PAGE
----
It was too bad and a waste that as early as July, the suspects could have been caught but the case did not prosper because of the absence of witnesses, those who would provide the paper trial and testimonies to strengthen the case, Aquino said.

The President said the government should not get the blame because as early as June or July, the Department of Trade and Industry (DTI), the Securities and Exchange Commission and the NBI already warned against pyramiding scams.

When the NBI started investigating, Aquino said investors who were approached told them they were “killjoy” and why “stop” their chance to earn a quick buck.

“So, I just want to stress that government agencies, even before the problem escalated, warned our fellowmen,” Aquino said.

He said there were similar schemes even in Marawi City.

“We will not stop, we need to find justice, but in the end we also need the cooperation of the people in fulfilling their duties to prevent this kind of scam,” Aquino said.

Damage control

The Department of Justice (DOJ), for its part, has already moved to expedite the arrest of Amalilio and the others by immediately creating a 14-member panel to conduct preliminary investigation on the syndicated estafa complaints filed by over 8,000 victims gathered by NBI.

Justice Secretary Leila de Lima said President Aquino directed “a very comprehensive, thorough investigation” over the scam.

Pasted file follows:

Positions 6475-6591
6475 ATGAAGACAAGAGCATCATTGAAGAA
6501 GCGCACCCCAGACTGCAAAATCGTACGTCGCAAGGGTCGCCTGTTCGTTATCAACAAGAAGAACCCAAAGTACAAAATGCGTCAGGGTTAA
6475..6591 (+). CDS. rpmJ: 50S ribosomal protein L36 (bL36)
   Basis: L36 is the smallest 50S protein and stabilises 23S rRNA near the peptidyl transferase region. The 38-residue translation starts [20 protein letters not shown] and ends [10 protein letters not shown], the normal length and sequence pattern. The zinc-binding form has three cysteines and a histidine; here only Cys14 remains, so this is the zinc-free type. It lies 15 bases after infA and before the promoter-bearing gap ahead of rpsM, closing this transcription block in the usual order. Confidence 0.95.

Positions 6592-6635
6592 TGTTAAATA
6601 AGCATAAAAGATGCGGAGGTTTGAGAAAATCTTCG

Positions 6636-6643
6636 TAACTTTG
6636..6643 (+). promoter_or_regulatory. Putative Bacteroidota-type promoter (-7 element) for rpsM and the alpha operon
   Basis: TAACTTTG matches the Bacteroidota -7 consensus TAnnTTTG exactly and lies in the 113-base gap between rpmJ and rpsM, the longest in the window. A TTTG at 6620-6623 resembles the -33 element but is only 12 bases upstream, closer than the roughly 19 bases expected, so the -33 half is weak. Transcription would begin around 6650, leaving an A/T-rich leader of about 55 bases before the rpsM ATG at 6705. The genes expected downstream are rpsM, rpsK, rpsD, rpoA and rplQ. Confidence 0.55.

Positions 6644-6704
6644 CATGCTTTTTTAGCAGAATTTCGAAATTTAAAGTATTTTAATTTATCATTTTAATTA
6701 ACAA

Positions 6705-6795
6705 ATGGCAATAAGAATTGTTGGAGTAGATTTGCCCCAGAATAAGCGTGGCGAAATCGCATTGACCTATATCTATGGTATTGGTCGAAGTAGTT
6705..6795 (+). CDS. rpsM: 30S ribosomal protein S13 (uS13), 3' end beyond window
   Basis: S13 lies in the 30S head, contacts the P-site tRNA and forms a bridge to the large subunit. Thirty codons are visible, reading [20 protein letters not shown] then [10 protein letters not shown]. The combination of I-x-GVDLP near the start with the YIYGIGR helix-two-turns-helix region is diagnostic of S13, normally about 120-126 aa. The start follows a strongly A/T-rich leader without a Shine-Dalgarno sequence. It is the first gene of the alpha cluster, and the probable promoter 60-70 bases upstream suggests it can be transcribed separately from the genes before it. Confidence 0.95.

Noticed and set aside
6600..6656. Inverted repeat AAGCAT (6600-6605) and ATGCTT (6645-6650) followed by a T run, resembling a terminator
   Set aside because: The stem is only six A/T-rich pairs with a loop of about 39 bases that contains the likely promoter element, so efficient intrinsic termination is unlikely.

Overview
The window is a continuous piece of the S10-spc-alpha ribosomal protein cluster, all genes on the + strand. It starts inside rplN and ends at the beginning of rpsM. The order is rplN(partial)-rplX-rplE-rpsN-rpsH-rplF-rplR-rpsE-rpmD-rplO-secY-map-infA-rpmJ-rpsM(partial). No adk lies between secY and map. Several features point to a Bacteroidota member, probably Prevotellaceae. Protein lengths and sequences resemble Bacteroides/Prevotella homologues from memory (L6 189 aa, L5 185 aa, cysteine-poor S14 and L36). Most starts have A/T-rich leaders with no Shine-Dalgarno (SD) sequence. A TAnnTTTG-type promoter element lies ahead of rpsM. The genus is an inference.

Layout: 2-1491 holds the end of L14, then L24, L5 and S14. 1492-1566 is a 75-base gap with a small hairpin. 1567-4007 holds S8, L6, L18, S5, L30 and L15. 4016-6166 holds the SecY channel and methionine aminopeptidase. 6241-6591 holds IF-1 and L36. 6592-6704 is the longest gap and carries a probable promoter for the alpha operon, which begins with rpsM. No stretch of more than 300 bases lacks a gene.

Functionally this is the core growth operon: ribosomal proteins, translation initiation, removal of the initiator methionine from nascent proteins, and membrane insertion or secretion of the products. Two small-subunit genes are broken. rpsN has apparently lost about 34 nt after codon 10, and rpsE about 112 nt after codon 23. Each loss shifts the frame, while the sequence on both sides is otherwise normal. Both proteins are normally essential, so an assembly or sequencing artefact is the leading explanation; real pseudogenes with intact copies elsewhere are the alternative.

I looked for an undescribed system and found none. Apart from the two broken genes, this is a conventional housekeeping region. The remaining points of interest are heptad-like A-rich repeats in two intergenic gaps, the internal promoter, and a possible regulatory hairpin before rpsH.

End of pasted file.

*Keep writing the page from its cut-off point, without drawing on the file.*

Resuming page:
“He (President) wants immediate action on this like issuance of warrant of arrest… I already instructed the National Prosecution Service not to wait for all complaints anymore before starting the PI because as of yesterday there are already 8,000 complaints,” De Lima said.

Budget Secretary Butch Abad confirmed in an interview over dzMM there were some politicians who invested in Aman Futures.

Abad did not name names but said it had been made certain that some local officials did invest in Aman.

Abad said they would have to know if the funds were personal or that of local government units.

He explained LGUs are not allowed to put in any portion of their internal revenue allotment (IRA) in any form of investment or money market.

IRA pertains to a portion of national taxes that is given to LGUs. Under the Local Government Code, the funds should be used for a province or municipality’s development projects, general administrative costs and operating expenses.

He said IRA should be for health centers, road improvements, salaries of workers and other operating expenses. LGUs that utilized their IRA for reasons other than what was allowed under the law could face criminal liabilities and other grave consequences.

He said the LGUs should have reported the scam immediately and would be responsible as well if they did not, since it was part of their obligation to protect the people from getting victimized.

Abad said IRA could be deposited in a bank before use but not invested in the stock market or money market. –Cecille Suerte Felipe, Roel Pareño, Aurea Calica, Edith Regalado, Rainier Allan Ronda